It is that time of year in most all parts of the country when we are at our peak energy consumption and related bills for heat, light and power. We are also seeing large increases in the costs of energy in all areas of our life. We are also at a time when we should be asking ourselves what actions we can take to reduce our household carbon footprints.
In this post, I have excerpted text from my book, The FinancialVerse Guide to Savings – 600 Cash Savings Ideas, that addresses 41 actions you can take to save on energy consumption.
Here they are:
156. Convert to a gas water heater. They are more efficient and will save you money in the long run, especially if electricity rates are increasing in your area. Plus, gas water heaters can still work during a power outage!
157. If you live in an older home, consider replacing your single-pane windows. According to the US Department of Energy, windows can account for up to 30% of a home’s heating costs by allowing heat to escape.
158. Install a programmable or smart thermostat. A programmable thermostat allows you to automatically set the heating or cooling temperature of your home while you are away, when you’re asleep and so on, significantly saving on your heating and cooling bills.
159. Install CFL or LED light bulbs. If you’ve never updated the light bulbs throughout your home, consider switching to either CFLs or, better yet, LEDs. These bulbs are about four times more energy efficient than incandescent bulbs and last for many years.
160. Lower the temperature on your hot water heater. The hot water heater is a major energy drain in most homes accounting for about 18% of energy costs according to the US Department of Energy.
161. Open the windows to allow cool air into your home. It will likely reduce the temperature of the home and bring clean air into the residence.
162. Switch the direction of your ceiling fan. Many people don’t know that their ceiling fan can go either clockwise or counterclockwise thanks to a tiny switch, usually on the side. The angle of the blades mean that the fan is actually more efficient going clockwise in summer as this pushes a breeze around. Use the counterclockwise direction in winter to pull heat from the ceiling and around the walls.
163. Unplug all unused electrical devices as they can be energy hogs. Are there any electrical devices around the house you rarely use that are always plugged in? Most electronic devices constantly draw a small amount of electricity, called a phantom charge, that can add up quickly when you consider just how many devices and small appliances you own. To eliminate that usage, unplug any device you use infrequently.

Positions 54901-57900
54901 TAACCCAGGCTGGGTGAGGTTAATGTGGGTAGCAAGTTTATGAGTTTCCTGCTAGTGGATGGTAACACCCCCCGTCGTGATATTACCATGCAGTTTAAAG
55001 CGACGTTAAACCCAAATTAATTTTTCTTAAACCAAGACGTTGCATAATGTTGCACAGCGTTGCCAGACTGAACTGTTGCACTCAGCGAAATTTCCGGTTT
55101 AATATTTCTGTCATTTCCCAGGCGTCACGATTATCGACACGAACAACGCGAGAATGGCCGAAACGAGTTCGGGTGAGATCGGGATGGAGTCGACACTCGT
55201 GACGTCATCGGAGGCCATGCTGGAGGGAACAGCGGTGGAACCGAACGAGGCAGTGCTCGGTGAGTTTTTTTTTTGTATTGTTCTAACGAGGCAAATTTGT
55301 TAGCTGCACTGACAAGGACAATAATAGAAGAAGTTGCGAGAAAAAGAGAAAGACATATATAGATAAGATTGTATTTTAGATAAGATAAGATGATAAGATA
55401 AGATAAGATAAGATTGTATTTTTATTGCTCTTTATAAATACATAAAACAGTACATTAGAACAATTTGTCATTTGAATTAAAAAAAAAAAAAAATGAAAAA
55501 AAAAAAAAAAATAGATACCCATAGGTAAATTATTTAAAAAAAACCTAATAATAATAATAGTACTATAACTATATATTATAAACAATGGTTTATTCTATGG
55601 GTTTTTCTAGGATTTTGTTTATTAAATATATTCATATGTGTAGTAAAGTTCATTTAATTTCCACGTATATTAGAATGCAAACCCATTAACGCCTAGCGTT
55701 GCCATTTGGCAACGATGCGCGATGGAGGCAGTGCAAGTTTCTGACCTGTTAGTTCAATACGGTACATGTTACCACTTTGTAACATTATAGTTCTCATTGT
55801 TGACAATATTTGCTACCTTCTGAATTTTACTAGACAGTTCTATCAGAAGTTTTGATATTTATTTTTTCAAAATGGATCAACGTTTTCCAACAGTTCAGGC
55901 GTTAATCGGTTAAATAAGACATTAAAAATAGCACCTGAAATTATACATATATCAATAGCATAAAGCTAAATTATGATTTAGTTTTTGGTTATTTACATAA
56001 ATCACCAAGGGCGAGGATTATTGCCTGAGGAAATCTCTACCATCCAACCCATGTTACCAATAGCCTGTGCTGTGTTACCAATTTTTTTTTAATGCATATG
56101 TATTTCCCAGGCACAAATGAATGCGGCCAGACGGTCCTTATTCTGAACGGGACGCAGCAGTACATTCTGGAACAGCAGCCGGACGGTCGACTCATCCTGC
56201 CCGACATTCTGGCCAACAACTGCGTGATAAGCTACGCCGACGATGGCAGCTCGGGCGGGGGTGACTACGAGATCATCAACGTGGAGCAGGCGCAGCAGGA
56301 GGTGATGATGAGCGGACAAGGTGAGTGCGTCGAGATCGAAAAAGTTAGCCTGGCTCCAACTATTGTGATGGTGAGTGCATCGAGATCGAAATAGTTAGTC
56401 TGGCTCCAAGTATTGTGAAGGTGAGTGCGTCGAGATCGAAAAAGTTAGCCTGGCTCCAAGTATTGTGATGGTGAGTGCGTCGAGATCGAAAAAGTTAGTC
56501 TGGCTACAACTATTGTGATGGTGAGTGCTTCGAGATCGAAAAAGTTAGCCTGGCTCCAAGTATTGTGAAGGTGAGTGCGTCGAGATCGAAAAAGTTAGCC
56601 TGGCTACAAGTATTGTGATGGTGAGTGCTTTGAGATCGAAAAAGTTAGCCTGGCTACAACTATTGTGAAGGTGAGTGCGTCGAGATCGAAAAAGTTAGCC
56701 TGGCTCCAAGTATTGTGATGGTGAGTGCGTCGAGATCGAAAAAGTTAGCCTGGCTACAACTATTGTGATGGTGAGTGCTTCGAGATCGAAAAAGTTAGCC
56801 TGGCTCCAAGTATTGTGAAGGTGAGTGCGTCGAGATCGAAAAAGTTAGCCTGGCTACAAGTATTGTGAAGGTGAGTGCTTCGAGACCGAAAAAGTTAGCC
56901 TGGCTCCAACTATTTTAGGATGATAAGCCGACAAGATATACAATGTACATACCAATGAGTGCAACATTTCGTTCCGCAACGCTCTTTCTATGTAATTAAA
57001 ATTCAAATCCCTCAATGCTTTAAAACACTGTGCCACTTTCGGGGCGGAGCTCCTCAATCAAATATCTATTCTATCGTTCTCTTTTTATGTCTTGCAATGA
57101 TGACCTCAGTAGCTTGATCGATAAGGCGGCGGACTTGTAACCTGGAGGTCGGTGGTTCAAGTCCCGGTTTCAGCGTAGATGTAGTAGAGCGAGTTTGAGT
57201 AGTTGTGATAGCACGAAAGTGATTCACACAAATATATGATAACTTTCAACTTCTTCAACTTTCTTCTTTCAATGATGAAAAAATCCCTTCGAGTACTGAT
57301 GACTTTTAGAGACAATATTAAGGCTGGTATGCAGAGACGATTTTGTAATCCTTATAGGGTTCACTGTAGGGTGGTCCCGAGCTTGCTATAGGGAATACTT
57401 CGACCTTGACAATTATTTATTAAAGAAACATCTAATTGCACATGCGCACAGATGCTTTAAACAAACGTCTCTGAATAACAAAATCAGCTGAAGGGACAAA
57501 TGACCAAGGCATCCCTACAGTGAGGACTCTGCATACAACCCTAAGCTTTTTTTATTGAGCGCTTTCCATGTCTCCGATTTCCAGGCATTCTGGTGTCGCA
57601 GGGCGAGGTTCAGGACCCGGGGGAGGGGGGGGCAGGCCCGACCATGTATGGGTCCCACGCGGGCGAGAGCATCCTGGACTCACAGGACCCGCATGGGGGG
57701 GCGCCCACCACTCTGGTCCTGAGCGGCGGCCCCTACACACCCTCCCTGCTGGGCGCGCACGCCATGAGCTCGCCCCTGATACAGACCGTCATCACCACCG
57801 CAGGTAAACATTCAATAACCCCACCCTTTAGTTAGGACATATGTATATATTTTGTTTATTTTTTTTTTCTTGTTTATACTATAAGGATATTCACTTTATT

164. Use warm fabrics in winter to save on heating costs. Instead of turning up the heat on cold winter nights, use flannel sheets (which are warmer than cotton sheets), wear flannel pajamas and add down duvets that will ensure you stay warm and cozy.
165. Actually use your dishwasher. This is one area where the newly re-engineered appliances deliver savings. It will save you money and energy (not to mention time) over the old-fashioned way of washing by hand.
166. Add additional insulation to your home. Even without an energy efficiency checkup, you can probably tell if your home needs more insulation.
167. Air dry your clothing. Cut down on energy costs by drying your clothes on a clothesline or rack. They now have clotheslines for inside the home as well.
168. Always change your furnace filters as directed by the product manual. Keeping your furnace filters clean is important for saving money and maintaining your home’s air quality.
169. Always keep your freezer full. Your freezer works much more efficiently if it is full. The cold items help to keep each other cold, and the freezer doesn’t have to work as hard.
170. Ask for an energy audit from your electricity provider. Did you know that many utilities provide an “energy audit”? It’s free for them to do and can save you hundreds of dollars. It involves the company checking for “energy leaks” and providing recommendations on how to stop them, like resealing your windows, replacing old and inefficient heaters/air conditioners and more.
171. Boil water in the microwave, rather than on the stovetop. Using the microwave to boil water can use up to 50% less energy.
172. Buy energy-efficient appliances. Look for the Energy Star on appliances and consider the annual energy cost before buying. More efficient appliances cost more, but you make up the extra cost and then some over the life of the product.
173. Change your air filters on your heating, ventilation and air conditioning units regularly. They will run more efficiently and also help improve air quality.
174. Check for appliances that consume large amounts of energy. Use an Electricity Usage Monitor to test your electronics to see which ones have been sucking up all the power.
175. Check your refrigerator seal. If the fridge is running all the time, it’s important to make sure that it’s doing so as efficiently as possible. If it’s leaking cold air because of an old seal, then it’s also leaking money. This do-it-yourself project is a quick, easy way to save money.
176. Choose a lighter color roof. You can use lighter color shingles or, if you have a flat roof, there are also white roof coatings. The lighter colors are more energy-efficient than darker color shingles and black roof coatings.